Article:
Summary of My Post-CPI Tweets (November 2019)

November 13, 2019 Leave a comment

Below is a summary of my post-CPI tweets. You can (and should!) follow me @inflation_guy. Or, sign up for email updates to my occasional articles here. Investors with interests in this area be sure to stop by Enduring Investments or Enduring Intellectual Properties (updated sites coming soon). Plus…buy my book about money and inflation. The title of the book is What’s Wrong with Money? The Biggest Bubble of All; order from Amazon here.

  • Another CPI day dawns bright and cold. But will inflation get heated up again, with a fourth 0.3% print on core, out of five? Or stay cold like last month’s +0.13% on core?
  • Last month, core goods was pressured a little bit, although still +0.7% y/y, by softness in Used Car prices and a big drop in pharma prices.
  • Apparel also fell as the new methodology is adding more volatility to that series than we had previously seen.
  • I suspect we will see more softness from Used Cars (maybe not as much as last month), as sales surveys have been consistently soggy recently.
  • I also continue to wait for the other shoe to drop with Medical Care. The Health Insurance part, which is a residual, has been running really hot. But that probably just signals that survey prices of the other parts need to catch up with reality. At least that’s my speculation.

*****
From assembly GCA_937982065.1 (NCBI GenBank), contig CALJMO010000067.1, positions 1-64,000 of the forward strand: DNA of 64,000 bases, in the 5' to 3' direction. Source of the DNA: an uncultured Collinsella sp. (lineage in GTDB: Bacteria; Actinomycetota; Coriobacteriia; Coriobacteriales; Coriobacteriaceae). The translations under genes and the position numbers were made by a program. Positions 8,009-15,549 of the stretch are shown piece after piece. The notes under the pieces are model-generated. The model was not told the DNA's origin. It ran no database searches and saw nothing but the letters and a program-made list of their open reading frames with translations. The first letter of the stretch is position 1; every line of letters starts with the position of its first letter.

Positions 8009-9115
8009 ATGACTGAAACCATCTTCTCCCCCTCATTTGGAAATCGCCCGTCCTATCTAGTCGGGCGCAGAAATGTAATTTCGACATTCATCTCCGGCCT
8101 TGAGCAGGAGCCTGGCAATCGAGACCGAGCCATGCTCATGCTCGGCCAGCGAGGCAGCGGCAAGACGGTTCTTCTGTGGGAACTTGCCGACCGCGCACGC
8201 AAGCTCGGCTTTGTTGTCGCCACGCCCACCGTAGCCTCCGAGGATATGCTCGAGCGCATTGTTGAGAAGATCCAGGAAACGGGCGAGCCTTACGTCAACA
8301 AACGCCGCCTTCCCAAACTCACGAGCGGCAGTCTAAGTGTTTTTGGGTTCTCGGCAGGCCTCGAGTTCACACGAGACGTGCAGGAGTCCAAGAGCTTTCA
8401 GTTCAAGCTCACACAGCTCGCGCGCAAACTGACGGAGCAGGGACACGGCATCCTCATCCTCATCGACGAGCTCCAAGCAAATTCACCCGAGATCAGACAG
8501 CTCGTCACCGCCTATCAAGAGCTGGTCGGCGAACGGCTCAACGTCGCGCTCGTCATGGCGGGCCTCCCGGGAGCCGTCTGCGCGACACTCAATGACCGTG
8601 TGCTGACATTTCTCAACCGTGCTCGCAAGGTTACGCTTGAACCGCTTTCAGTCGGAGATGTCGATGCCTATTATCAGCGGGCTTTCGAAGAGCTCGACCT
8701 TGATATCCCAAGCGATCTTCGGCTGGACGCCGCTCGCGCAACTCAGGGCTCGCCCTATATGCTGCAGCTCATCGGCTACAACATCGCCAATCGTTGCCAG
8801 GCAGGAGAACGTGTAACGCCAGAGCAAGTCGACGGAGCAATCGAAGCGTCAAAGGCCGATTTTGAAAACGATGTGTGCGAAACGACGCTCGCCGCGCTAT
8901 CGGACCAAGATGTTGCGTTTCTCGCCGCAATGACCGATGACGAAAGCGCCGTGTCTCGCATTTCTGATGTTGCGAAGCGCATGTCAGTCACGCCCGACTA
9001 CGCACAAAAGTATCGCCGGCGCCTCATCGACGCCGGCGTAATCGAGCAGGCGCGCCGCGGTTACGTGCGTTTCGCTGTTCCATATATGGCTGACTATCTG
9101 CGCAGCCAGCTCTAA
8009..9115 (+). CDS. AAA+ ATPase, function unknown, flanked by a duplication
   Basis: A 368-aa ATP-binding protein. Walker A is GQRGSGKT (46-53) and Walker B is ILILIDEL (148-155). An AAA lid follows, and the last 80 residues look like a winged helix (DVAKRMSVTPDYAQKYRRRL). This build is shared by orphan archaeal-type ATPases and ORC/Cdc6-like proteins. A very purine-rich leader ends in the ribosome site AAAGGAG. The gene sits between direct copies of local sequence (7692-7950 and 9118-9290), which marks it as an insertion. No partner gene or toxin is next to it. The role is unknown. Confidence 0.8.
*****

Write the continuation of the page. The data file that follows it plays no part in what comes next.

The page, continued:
• Although core CPI was soft last month, Median was +0.25% and a new cycle high of 2.97% y/y. So the underlying pressures are steady and that probably means we aren’t about to see a major turn lower yet.
  • Really, the major change since last month has been the Fed’s tone – Powell saying that the Fed won’t even consider addressing higher inflation until they see “a really significant move up in inflation that’s persistent.”
  • That changes the calculation for investors and we have seen a meaningful move higher in breakevens recently as a result.
  • Consensus for today’s number is +0.3% headline, +0.2% on core, with the y/y core staying at 2.4%. And they’re really calling for an 0.2% or above, not a ‘soft’, rounded-up, core figure.